Gig-economy giants Lyft and Uber have cut a deal with the Teamsters Union over driver pay, benefits, and protections statewide.
Rep. Liz Berry’s House Bill 2076 passed the House 55-42 on Wednesday after months of negotiations over the underlying deal.
The measure leaves in place Seattle’s pre-existing regulatory scheme for the rideshare companies while establishing a statewide minimum elsewhere. Drivers also get paid sick leave, workers compensation, and a system for contesting deactivation by Lyft or Uber.
Lyft and Uber avoid having the drivers formally classified as employees rather than independent contractors. That’s been a red line for the companies. The two companies and their allies in the gig economy spent a record $122 million on a California ballot initiative to roll back that state’s attempt to make drivers employees.
They also get a workable deal in a progressive state that might be replicable in other states where the companies face a similar dynamic: a major city led by progressives inclined toward heavy-handed regulation of their business.
If the bill makes it through the Senate and across Gov. Jay Inslee’s desk, it would likely forestall a ballot measure on the issue in November. As we’ve noted, the companies have been paying consultants and stockpiling campaign cash in the Coalition for Independent Work in case the effort in the Legislature goes sideways.
The potential for an initiative was something of a stick for the companies in the negotiation because they could likely have persuaded voters statewide to give them a better deal. Just a few days ago, they floated a poll indicating that ride-share drivers overwhelmingly favor their independent status, a message the companies used to great effect in California. However, an initiative campaign could have cost north of $20 million and significant political capital.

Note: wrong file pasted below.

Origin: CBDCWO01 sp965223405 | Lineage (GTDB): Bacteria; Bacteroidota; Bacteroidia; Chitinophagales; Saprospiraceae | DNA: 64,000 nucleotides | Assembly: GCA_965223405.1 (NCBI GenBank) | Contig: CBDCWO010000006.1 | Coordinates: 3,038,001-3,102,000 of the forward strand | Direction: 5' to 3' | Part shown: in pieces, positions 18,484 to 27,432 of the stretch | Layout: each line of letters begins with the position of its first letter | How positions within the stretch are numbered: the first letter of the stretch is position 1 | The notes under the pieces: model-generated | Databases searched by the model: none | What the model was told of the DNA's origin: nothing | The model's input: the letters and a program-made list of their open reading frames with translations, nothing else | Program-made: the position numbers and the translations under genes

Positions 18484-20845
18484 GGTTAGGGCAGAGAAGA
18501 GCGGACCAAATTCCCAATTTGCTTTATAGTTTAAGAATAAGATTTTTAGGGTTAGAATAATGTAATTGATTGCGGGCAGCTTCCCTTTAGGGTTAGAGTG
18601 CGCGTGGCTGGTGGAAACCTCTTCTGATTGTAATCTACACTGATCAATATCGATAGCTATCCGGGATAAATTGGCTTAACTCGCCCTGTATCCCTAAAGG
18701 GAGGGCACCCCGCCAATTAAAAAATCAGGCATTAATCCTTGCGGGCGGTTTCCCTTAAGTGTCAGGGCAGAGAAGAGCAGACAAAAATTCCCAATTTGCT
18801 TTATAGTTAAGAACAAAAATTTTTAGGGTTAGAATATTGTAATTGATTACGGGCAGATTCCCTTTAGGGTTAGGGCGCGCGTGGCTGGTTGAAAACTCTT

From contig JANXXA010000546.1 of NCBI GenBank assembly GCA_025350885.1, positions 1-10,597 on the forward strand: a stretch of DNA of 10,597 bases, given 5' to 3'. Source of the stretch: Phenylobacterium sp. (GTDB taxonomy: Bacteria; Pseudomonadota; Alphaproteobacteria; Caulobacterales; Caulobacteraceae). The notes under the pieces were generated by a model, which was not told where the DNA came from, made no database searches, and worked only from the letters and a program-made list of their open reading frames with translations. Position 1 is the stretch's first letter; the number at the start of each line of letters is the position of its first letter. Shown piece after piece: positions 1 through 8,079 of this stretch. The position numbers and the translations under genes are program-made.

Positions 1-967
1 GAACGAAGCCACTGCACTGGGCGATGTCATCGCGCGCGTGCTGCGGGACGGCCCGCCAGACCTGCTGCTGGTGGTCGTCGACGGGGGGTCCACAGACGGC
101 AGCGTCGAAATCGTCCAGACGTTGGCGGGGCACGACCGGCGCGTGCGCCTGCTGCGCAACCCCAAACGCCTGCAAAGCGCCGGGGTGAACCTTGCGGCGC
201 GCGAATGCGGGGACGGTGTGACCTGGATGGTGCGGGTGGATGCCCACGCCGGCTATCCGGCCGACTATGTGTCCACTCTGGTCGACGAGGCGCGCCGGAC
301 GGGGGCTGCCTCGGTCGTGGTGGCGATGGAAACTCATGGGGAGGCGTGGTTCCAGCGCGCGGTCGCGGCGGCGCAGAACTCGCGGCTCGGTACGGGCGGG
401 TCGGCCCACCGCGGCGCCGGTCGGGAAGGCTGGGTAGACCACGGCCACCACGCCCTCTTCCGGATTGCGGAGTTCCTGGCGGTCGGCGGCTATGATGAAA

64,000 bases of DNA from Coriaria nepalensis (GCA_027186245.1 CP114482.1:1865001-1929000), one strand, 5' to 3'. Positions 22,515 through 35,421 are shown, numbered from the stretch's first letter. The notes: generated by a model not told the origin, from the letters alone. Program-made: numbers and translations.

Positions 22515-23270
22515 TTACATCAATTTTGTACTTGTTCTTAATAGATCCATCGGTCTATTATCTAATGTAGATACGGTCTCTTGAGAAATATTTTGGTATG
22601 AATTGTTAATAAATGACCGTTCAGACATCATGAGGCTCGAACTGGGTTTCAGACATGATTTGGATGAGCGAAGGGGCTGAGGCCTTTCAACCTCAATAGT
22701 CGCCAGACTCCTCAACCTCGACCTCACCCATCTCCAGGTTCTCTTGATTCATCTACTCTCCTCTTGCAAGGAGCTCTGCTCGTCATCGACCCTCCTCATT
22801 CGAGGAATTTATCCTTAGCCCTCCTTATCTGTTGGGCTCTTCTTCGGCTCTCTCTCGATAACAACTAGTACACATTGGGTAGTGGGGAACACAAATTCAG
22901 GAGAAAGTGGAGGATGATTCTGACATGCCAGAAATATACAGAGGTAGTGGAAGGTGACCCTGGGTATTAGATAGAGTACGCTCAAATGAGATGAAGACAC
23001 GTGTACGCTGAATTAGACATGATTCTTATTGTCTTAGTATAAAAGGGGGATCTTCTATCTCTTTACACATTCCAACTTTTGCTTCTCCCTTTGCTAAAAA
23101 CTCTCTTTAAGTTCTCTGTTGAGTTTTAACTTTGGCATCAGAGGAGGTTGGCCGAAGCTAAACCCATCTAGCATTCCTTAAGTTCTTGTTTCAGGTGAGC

One unresolved wrinkle is the regulation of app-based delivery services Doordash and Postmates, which are part of that ballot committee but weren’t included in the HB2076 deal. The two companies are currently in negotiations with the labor group Working Washington over a regulatory scheme likely to come before the Seattle City Council this year. However, taking care of Lyft and Uber might have the effect of fracturing that coalition.
The gig economy in general and Lyft in particular have been working to win friends and influence lawmakers in Olympia after their early years of brashly controversial approaches to government relations. Setting aside the more than $2 million sitting in the Coalition for Independent Work war chest, the company has spent more than $500,000 in recent years on political contributions to members of the Legislature and related political action committees.
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